Emotions are running high in Gisborne this morning, as a replica of the Endeavour closes in on the east coast.

The ship is part of a flotilla that will be met by four waka hourua for the Tuia 250 commemorations marking two and a half centuries since Captain Cook landed on our shores.

There's plenty of opposition to the replica's arrival and some local Māori are planning to boycott the commemorations.

Māori representatives in Gisborne as the Tuia 250 commemorations get underway. Photo / Will Trafford
Māori representatives in Gisborne as the Tuia 250 commemorations get underway. Photo / Will Trafford

Te Ha Trust general manager Glenis Philip-Barbara said they've worked really hard to make sure every corner of the community has a space to be heard.

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"We've protected our right to protest as New Zealanders for many years, so we are going to just make sure we work really hard to make sure that everybody is respectful of each other as we explore these stories."

"We've set up a really awesome family zone. They'll be bouncy castles, vertical bunjies, people on stilts --all kinds of really cool things."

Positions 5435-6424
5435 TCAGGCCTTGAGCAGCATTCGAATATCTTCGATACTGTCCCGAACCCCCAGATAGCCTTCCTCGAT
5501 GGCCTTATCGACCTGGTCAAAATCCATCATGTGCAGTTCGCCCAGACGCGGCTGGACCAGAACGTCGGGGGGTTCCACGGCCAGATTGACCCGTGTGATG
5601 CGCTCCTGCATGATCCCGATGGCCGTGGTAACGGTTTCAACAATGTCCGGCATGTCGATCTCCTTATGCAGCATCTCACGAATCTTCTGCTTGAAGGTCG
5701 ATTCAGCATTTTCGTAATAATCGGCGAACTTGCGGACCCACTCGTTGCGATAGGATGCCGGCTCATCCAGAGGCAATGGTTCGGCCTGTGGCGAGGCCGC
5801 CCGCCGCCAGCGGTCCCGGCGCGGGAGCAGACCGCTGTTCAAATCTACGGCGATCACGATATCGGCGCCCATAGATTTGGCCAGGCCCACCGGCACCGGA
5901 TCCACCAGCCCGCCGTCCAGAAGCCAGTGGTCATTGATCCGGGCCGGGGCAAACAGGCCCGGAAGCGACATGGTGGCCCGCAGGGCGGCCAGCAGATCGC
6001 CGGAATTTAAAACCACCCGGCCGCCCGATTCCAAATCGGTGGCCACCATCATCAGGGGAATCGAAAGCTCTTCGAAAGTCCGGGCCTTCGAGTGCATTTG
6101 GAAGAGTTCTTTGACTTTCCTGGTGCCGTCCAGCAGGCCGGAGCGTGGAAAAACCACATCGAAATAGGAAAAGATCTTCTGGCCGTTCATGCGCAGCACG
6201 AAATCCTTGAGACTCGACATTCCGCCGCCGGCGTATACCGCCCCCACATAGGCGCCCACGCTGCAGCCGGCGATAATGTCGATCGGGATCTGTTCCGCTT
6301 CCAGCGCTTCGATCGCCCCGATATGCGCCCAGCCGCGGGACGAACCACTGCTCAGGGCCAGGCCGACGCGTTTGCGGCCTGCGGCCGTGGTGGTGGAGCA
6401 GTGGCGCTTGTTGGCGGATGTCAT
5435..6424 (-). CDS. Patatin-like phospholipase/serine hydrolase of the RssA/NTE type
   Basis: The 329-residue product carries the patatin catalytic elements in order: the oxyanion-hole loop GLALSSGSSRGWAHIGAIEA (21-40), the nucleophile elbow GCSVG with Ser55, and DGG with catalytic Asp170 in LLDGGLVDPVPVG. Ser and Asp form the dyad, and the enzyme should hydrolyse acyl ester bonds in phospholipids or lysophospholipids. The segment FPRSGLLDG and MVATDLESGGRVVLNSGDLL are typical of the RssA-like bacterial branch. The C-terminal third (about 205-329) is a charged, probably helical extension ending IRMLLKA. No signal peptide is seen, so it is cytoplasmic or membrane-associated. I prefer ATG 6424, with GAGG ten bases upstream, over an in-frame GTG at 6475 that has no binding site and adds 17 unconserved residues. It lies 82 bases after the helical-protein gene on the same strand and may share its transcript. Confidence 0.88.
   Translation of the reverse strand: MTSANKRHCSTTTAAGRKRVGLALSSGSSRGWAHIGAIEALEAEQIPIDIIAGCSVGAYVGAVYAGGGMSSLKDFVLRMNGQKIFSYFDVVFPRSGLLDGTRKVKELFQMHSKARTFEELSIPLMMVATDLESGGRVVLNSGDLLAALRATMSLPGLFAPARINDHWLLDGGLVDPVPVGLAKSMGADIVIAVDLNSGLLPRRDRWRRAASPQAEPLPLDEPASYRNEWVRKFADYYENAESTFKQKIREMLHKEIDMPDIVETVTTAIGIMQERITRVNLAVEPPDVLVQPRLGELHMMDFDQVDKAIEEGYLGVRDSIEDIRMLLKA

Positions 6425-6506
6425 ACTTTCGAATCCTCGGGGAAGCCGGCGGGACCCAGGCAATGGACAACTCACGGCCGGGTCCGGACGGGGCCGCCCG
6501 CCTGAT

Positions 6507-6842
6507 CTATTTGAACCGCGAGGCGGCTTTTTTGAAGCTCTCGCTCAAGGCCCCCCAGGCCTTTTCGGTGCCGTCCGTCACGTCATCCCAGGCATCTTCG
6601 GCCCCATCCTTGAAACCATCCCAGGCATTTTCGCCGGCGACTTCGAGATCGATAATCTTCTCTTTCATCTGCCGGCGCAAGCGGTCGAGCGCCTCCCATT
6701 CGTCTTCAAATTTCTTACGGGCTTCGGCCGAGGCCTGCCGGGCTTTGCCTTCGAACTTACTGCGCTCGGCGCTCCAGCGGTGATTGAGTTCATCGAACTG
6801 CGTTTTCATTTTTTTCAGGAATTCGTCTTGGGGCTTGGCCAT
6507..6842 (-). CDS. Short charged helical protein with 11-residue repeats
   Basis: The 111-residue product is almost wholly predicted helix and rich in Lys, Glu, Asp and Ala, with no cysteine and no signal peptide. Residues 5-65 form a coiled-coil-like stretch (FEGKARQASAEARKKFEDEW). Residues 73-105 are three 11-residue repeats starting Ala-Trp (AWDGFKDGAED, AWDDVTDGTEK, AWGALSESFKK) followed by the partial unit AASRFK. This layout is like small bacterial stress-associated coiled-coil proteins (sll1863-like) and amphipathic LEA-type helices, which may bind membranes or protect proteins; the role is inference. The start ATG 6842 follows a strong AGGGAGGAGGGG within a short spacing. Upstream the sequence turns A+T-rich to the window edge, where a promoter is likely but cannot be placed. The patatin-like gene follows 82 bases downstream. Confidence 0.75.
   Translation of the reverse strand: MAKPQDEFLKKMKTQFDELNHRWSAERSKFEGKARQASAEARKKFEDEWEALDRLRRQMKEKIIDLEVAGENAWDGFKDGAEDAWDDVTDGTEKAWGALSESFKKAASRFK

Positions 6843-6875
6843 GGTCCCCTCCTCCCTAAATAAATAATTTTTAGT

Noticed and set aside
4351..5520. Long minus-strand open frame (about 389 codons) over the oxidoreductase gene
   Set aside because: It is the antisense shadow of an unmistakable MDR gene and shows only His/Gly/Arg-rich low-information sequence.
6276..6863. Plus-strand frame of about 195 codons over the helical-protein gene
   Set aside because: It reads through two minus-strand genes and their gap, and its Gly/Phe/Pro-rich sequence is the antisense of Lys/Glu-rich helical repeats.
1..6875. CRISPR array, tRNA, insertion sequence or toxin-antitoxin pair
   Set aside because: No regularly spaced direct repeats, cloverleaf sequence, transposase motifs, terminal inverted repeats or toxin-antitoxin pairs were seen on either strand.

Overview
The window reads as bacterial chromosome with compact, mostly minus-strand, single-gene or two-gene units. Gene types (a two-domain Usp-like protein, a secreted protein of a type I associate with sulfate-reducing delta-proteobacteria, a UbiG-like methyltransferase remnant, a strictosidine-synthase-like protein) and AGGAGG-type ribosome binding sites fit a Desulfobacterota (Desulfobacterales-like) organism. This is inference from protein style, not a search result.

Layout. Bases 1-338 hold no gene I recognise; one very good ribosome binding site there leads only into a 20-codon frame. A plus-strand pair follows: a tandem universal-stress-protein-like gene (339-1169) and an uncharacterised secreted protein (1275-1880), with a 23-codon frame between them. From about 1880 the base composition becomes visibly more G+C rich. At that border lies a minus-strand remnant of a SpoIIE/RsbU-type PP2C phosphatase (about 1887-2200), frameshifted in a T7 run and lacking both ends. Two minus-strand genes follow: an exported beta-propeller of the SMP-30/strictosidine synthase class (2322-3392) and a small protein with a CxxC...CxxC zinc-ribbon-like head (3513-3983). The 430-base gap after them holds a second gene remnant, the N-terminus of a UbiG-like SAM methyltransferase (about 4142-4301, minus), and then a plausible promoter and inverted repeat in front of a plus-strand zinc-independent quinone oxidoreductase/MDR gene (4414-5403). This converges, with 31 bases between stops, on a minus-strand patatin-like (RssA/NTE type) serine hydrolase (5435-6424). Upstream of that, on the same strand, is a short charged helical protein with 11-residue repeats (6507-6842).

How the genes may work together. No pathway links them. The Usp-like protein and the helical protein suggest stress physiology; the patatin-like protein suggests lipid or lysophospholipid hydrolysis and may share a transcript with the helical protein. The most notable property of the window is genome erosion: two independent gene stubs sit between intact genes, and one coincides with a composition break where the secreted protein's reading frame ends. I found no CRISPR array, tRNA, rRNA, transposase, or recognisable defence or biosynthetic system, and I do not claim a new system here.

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But locals spoken to by Herald Focus have mixed reactions about the event.

"He killed some of our ancestors. Why it is even coming here? Publicising this man, when this place was already discovered - it's hard," said one woman.

"It's part of our history. Why not? It's going to be taught in schools," another local said.

Former Treaty Negotiations Minister Sir Michael Cullen said the Endeavour's arrival is an important day in our history.

However, he said there is the darker side to it, with a number of Māori killed during the first encounter with Cook's crew.

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He said they'll be travelling together around to sites of significance so they can share in the korero and understand the stories of the community.